The Mullin Free Library for Boys, West Chester, Pennsylvania

1906 The Mullin Free Library for Boys Membership Card No. 376 issued to William J. Johnson 

1906 The Mullin Free Library for Boys Membership Card No. 376 issued to William J. Johnson (front)
1906 The Mullin Free Library for Boys Membership Card No. 376 issued to William J. Johnson (back)

The Mullin Free Library for Boys

The Mullen Free Library for Boys was a free library for patrons of Haberdasher, Tailor and Clothier, J. Charles Mullin’s clothing store located at 28-32 West Gay Street in West Chester, Pennsylvania during the early 1900s.  If a suit or overcoat was purchased at the store, the boy would receive a membership card that entitled him to use of the free library.   

From the Merchants Record and Show Window Illustrated Monthly Journal,
October 1908

J. Herbert Mullin

James Herbert Mullin (1872-1941) was a West Chester native.  He was educated at the Rugby Academy and Friends School.  Like his father, James Torbert Mullin, and brother, James Strickland Mullin, he was West Chester clothier.  Joining his brother at Mullin & Loomis (established with Esau Loomis), they operated a successful clothing store at 28-32 W. Gay Street.  In addition, James Herbert Mullin was a patron of the arts, and promoted music concerts in West Chester. 

Los Angeles County Public Library, Burbank Branch, Los Angeles, California

Pre-1935 Los Angeles County Public Library, Burbank Branch, Library Card No. 21-29-90 issued to Dale Jolley

Pre-1935 Los Angeles County Public Library, Burbank Branch, Library Card No. 21-29-90 issued to Dale Jolley (front)
Pre-1935 Los Angeles County Public Library, Burbank Branch, Library Card No. 21-29-90 issued to Dale Jolley (back)

Originally the Los Angeles County Free Library, the Los Angeles County Public Library (LACPL) was established after the “County Free Library Act” was enacted in 1912. Shortly after, the Burbank Branch was opened in May 1913. The original location of the library was at the corner of Olive Avenue and San Fernando Road.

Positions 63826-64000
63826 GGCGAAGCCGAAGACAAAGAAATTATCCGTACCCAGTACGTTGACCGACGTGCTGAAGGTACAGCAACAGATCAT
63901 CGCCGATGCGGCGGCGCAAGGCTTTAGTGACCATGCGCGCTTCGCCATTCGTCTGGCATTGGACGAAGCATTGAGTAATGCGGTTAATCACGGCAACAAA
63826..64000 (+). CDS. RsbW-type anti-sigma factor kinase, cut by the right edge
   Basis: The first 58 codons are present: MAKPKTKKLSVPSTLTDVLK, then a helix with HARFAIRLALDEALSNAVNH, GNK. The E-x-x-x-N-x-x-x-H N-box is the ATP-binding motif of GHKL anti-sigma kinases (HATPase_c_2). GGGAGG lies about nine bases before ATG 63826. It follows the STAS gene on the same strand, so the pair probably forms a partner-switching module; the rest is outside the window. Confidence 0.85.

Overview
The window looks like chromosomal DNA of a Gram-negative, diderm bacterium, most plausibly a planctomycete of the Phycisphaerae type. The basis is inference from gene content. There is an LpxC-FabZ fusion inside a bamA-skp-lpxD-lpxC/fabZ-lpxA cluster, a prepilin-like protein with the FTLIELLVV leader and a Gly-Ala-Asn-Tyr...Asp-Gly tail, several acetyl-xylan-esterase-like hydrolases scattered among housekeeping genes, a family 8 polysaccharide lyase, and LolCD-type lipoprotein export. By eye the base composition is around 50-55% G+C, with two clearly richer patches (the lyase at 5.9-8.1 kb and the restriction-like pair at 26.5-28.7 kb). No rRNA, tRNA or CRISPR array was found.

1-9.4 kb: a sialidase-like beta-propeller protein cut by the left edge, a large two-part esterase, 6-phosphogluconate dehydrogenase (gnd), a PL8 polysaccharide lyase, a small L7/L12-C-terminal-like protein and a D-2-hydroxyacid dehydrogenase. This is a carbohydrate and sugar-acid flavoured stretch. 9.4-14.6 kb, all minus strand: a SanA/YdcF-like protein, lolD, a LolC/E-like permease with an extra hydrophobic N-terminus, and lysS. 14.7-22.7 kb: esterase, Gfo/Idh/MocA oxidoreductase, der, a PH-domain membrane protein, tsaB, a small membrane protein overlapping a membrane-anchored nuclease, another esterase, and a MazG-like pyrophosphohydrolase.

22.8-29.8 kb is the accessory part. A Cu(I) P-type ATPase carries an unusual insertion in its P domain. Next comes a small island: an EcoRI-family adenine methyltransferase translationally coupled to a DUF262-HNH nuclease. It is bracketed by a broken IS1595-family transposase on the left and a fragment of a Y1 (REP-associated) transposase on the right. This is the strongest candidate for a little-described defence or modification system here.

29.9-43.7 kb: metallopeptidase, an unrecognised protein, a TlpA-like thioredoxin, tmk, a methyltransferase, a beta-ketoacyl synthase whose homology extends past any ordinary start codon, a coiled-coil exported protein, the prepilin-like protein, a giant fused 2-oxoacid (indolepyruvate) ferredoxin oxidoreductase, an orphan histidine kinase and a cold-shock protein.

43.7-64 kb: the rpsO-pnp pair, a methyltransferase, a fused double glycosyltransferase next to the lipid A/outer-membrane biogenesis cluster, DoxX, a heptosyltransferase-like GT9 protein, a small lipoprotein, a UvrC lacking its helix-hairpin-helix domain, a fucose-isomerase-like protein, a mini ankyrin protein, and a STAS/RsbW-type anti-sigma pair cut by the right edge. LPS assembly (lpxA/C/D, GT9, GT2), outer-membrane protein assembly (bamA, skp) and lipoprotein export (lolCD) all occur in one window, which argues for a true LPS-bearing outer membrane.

By 1921, with a growing inventory of over 500 volumes, the Burbank branch library relocated to a room in the City Hall. Due to growing demand, in July 1925, the library began to open its doors twice weekly, and Burbank City officials saw the need to build a new Library. In February 1926, a new Library and Chamber of Commerce building opened at 219 North Olive Avenue.

By the 1930s, Burbank experienced rapid growth, which prompted city officials to make plans to detach from the Los Angeles County Public Library and open a municipal-owned library. In April 1934, three lots were purchased on Olive Avenue. Construction funds were raised locally, and books needed to stock the library were donated by Burbank residents. Eventually, all LACPL materials were returned, and in September 1938, the new city-owned library opened at 425 East Olive Avenue stocked with over 5,000 volumes.

By the end of the 1950s, multiple branch libraries opened with 7,000 to 10,000 volumes each, including the Buena Vista (Carolyn See, librarian), West Burbank, and North Glenoaks Branch Libraries.

In July 1963, a new two-story modernized building opened.

Article from the Los Angeles Times, Los Angeles, California, June 16, 1963.

The new building had a capacity of 200,000 volumes and four times the space of their former location at 425 East Olive Avenue, which was razed. The Central Library continues to operate from the Olive Avenue location.

Dale M. Jolley

Dale Marion Jolley was born in 1921 in Paul, Idaho. He graduated from Burbank High School in 1940. After high school, Jolley was signed by the Music Corporation of America as a saxophonist. He became a member of the Freddie Nagel Band and recorded with the Jack Teagarden Orchestra on recordings such as Big “T” jump in 1944. During the 1960s, Jolley gave private clarinet and saxophone lessons. Dale Jolley died in 1985 at the age of 63.